If students have a scholarship, or living, moving, or transit expenses, they are eligible to file a tax return. If a student’s income is lower than $10,382, there is the added bonus that they won’t actually have to pay income taxes.

Post-secondary students are eligible for a non-refundable tax credit to assist with textbook costs. “The textbook tax credit is calculated based on $65 for each month a student qualifies for the full-time education tax credit, and $20 for each month the student qualifies for the part-time education tax credit,” said a media release from the Ontario Chartered Accountants.

Students can also receive tax credits for moving expenses and transit expenses. Even if students are not expecting a tax refund, filing a tax return could prove beneficial in the future. “Students with earned income should always file a tax return because it will generate Registered Retirement Savings Plan contribution room,” said a media release from the Ontario Chartered Accountants.

If a student does not claim their tax credits, they can transfer the cost of tuition fees to any supporting parent, grandparent, or spouse, who can then get tax deductions. The “supporting adult” will have a significant yearly income, and unlike the student they are supporting, is paying taxes and can immediately benefit from the tax deduction.

Horner suggests that many students are hesitant to complete what they believe is a confusing tax claim process.

“From a philosophical point of view…the government wants you to be able to complete your own tax return. It’s not supposed to be so complicated that you can’t figure it out,” said Horner.

Three faculty receive medals from the Royal Society

Three University of Toronto faculty have been recognized with medals by the Royal Society of Canada for outstanding achievement in research and scholarship. Six additional faculty were elected members of the organization.

The Royal Society of Canada presents scholars with 12 medals and awards every year. Founded in 1882, the society is the oldest association of scientists and scholars in Canada. The society is dedicated to promoting education and the advancement of knowledge in the natural sciences, social sciences, and the humanities.

Robert Bothwell of the Munk School of Global Affairs, Shahrzad Mojab of the Ontario Institute for Studies in Education, and Andrei Yudin of the Department of Chemistry received medals in their respective fields.

Robert Bothwell

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Professor Robert Bothwell was awarded the J.B. Tyrrell Historical Medal. A scholar of international history and Canadian political history, Bothwell received the medal specifically for his work on the history of Canada.

The RSC recognizes the work of scholars who integrate their teachings with their research, an attribute Bothwell claims helps him guide his work and shape his conclusions.

“There is no dichotomy between research and teaching — to me, they are part of a whole,” he said in an e-mail to The Varsity.

Bothwell jokes that he expected students to “strike matches on [him] to see if [he] was sufficiently statute-like,” after they found out about his medal.

Currently, Professor Bothwell is the Director of the International Relations program, and a published author of a dozen or so books including the Penguin History of Canada.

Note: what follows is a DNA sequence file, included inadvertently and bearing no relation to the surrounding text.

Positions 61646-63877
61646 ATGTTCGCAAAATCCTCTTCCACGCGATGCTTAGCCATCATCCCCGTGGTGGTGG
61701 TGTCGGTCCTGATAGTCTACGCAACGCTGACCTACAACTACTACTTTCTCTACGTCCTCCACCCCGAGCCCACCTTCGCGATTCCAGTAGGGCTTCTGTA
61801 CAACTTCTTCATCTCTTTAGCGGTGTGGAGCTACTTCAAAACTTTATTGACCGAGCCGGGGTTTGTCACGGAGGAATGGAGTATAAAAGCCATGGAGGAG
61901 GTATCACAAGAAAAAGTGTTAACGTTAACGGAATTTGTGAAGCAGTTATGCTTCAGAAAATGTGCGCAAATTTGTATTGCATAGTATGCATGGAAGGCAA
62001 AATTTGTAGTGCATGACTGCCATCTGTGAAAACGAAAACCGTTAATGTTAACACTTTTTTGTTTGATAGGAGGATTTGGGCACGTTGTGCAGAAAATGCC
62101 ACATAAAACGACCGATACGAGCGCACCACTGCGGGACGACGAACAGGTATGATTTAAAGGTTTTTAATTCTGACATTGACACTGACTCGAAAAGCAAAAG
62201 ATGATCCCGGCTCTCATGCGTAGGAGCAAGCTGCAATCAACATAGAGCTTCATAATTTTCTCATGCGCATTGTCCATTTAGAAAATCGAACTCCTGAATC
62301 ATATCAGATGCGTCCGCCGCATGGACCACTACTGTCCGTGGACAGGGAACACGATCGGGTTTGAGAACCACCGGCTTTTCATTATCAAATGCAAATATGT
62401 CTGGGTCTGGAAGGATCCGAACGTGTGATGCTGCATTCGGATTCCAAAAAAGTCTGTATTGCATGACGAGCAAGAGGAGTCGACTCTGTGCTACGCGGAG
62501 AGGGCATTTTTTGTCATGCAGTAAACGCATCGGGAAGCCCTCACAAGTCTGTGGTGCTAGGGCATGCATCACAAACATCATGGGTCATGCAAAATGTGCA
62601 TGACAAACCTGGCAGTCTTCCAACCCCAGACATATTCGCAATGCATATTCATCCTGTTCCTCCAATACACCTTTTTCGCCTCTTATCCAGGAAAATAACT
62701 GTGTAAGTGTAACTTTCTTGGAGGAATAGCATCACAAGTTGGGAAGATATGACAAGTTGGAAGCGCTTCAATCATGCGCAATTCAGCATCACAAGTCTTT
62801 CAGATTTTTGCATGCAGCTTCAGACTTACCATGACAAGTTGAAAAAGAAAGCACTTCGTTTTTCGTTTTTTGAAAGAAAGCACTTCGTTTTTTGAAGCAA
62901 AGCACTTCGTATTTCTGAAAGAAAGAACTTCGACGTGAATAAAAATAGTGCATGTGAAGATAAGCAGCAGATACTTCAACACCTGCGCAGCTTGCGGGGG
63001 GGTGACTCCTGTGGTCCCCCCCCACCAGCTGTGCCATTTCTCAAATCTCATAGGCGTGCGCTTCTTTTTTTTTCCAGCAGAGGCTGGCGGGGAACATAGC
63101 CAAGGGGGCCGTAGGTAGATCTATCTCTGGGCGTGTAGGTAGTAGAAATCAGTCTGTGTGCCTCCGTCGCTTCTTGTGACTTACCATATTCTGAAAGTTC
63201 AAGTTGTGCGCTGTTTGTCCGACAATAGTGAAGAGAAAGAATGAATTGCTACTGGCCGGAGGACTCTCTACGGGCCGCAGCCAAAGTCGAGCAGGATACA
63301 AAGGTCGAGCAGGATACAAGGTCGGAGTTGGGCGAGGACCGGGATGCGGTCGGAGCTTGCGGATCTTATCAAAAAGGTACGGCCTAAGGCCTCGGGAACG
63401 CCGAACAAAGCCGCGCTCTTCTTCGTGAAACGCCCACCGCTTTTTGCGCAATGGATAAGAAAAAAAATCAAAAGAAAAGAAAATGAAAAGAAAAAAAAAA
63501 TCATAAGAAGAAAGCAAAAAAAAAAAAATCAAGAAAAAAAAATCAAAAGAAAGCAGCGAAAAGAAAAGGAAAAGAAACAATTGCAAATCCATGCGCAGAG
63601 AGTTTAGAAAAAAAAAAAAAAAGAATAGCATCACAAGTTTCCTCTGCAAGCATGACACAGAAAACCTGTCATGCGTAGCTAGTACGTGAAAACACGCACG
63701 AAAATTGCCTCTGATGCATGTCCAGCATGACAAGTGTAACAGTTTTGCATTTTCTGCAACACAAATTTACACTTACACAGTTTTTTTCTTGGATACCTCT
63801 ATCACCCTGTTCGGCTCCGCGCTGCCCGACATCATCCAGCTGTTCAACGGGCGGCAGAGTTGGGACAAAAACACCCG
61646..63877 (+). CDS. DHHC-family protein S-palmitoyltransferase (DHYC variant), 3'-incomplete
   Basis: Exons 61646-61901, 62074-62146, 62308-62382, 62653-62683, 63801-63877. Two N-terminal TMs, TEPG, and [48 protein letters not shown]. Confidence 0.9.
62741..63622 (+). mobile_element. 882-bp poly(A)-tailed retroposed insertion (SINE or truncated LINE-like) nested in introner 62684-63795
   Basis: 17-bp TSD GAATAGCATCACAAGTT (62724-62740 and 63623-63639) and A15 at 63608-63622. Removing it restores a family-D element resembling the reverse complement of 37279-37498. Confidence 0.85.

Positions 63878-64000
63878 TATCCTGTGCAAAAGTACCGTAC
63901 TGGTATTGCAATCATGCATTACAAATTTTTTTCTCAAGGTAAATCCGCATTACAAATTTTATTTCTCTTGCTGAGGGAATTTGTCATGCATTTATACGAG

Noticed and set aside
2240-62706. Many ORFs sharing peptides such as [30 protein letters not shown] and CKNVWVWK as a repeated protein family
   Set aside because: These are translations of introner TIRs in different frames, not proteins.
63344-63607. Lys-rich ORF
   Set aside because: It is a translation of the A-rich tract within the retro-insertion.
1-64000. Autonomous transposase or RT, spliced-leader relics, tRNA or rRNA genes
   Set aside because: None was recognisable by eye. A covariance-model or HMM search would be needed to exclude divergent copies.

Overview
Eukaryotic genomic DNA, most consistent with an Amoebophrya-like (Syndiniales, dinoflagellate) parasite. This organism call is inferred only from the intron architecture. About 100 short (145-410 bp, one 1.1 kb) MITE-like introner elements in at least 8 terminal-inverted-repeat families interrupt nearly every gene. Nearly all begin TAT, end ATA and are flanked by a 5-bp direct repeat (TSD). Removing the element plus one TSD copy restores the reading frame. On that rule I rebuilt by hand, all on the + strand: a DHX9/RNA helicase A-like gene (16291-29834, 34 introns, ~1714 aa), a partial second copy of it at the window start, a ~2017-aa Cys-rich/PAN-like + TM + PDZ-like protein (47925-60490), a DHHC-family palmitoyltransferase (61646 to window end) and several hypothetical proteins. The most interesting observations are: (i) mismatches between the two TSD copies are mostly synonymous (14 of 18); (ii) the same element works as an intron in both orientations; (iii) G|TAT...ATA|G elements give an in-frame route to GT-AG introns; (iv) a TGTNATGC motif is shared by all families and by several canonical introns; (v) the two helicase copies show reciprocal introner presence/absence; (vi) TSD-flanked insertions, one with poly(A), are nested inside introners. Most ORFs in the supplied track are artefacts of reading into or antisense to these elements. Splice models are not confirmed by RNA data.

Shahrzad Mojab

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OISE Professor Shahrzad Mojab is the winner of the Award in Gender Studies. The award recognizes significant contributions by Canadian scholars in the humanities and social sciences to furthering understanding of issues concerning gender.

“I consider myself a scholar-activist,” Mojab told The Varsity in an interview. Her work is centered on issues concerning women, war, and learning. Feminism, anti-racism pedagogy, and adult education in comparative and global perspectives are also key components in her work.

The greatest hallmark of Mojab’s work lies in the innovative ways in which she disseminates her research projects. Her recent project Memories, Memoirs and the Arts featured female political prisoners from Iran relating their stories through different mediums of film, dance and story telling workshops

Mojab’s work has been cited extensively in the Canadian court system and in UN studies and reports pertaining to gender and equality.

She considers the award an honour, but she insists her colleagues and students deserve the recognition as much as she does: “I like to think about it as a contribution to a collective. My work is built upon the work of many of my other colleagues at the institute. It’s also the encouragement, support, and demand of my students who push the boundaries of my scholarship to be a better researcher and teacher.”

Andrei Yudin

Chemistry Professor Andrei Yudin is the winner of the Rutherford Memorial Medal in Chemistry that recognizes outstanding research in any branch of physics.

Yudin has developed versatile mixtures that allow rapid synthesis of complex biologically active molecules.

According to Yudin, his lab has produced a synthetic reaction that can convert proteins into rings, forming molecules with immunosuppressive properties that can be useful after organ transplantation. His method of making the molecules has been used in collaboration with other labs.

“We have a number of therapeutic targets in mind and at the moment we are concentrating on making molecules with antibacterial and anticancer properties on the basis of reactions my students and I developed,” said Yudin in an e-mail to The Varsity.